The Pennsylvania Superior Court recently decided the case of Commonwealth v. Jerome Hampton. This case is good news for privacy rights and the 4th Amendment throughout the Commonwealth. In short, the Court held that pulling your car or parking on the side of a road is not probable cause for a DUI arrest.
Facts of Commonwealth v. Hampton
In the instant matter, Mr. Hampton had pulled his vehicle over by a grass field in Montgomery County Pennsylvania. The officer, seeing the vehicle, pulled in behind it to investigate without lights or sirens activated. Mr. Hampton had turned off the vehicle and he and a young lady exited the vehicle. The officer then ran Mr. Hampton’s license and discovered that it had been suspended for a previous driving under the influence charge. The officer then turned on her search light and discovered that Mr. Hampton’s eyes were glassy and that he smelled of alcohol. The officer administered field sobriety tests as well as a breathalyzer and Mr. Hampton was arrested for suspicion of DUI.
The Court explained: yo secure the right of citizens to be free from unreasonable search and seizure, courts in Pennsylvania require law enforcement officers to demonstrate ascending levels of suspicion to justify their interactions with citizens to the extent those interactions compromise individual liberty. See Commonwealth v. Reppert, 814 A.2d 1196, 1201 (Pa.Super. 2002) (en banc). For this purpose, courts in Pennsylvania have defined three types of police interaction: a mere encounter, an investigative detention, and a custodial detention. A mere encounter is characterized by limited police presence, and police conduct and questions that are not suggestive of coercion. Such encounters do not obligate the citizen to stop or respond and, consequently, need not be supported by any level of suspicion. Thus, the hallmark of a mere encounter is that the subject is free to decline to interact with the police or to answer questions, and is also free to leave at any time. See Commonwealth v. DeHart, 745 A.2d 633, 636 (Pa.Super. 2000). If, however, a police presence becomes too intrusive, the interaction must be deemed an investigative detention or seizure. An investigative detention, by implication, carries an official compulsion to stop and respond. Id. Since this interaction has elements of official compulsion it must be supported by a reasonable and articulable suspicion that the person seized is engaged in criminal activity and may continue only so long as is necessary to confirm or dispel such suspicion. Commonwealth v. Strickler, 757 A.2d 884, 889 (Pa. 2000). Finally, an arrest or custodial detention must be supported by probable cause to believe the person is engaged in criminal activity.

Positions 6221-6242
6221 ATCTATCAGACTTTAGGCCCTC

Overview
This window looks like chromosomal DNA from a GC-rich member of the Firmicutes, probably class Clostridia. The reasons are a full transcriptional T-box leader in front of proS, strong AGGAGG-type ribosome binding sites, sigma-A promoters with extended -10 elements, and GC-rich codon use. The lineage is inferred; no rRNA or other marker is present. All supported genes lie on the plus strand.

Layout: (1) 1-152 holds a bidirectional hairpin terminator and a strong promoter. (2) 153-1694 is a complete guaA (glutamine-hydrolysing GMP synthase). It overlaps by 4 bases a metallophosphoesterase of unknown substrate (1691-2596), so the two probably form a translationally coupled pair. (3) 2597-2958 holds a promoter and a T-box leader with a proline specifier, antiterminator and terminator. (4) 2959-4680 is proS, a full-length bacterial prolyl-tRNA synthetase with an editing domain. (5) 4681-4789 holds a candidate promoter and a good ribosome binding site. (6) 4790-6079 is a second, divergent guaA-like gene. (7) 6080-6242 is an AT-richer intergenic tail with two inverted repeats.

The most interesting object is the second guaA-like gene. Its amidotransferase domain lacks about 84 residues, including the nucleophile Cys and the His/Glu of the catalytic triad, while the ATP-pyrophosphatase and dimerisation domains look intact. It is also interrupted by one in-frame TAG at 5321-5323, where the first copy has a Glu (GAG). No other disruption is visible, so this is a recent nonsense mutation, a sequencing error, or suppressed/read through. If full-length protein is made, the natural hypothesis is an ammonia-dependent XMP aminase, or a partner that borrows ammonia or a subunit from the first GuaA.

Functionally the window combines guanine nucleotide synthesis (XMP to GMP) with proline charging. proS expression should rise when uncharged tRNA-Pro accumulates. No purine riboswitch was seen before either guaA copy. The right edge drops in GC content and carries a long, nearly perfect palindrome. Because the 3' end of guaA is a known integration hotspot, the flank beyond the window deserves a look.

At the motion to suppress hearing, the Commonwealth argued that under the public safety exception, an officer should be allowed to stop, detain and question a person who has pulled their car over to the side of the road under the guise of “public safety”. The Superior Court disagreed and found that the officer’s testimony that he thought Mr. Hampton’s car may have been disabled or the passenger experiencing a medical issue was a mere pretext for an illegal stop. The Superior Court found that when Officer Byrne pulled in behind his vehicle, she blocked his egress in a manner that made it clear that he was not free to leave, thereby initiating an investigatory detention. Pointing to Officer Byrne’s suppression testimony that she observed no vehicle code violations while she was following Mr. Hampton, there was no probable cause or reasonable suspicion to support the vehicle stop.
Motions to suppress are only one of the many ways to win a DUI case. If you or someone you care about has been charged with any type of drinking and driving crime in Pennsylvania, you need the help of experienced counsel who understands the intricacies and most up-to-date case law with regards to DUI defense in Pennsylvania. Call (267) 225-3317 to for a free consultation to discuss your defense today.
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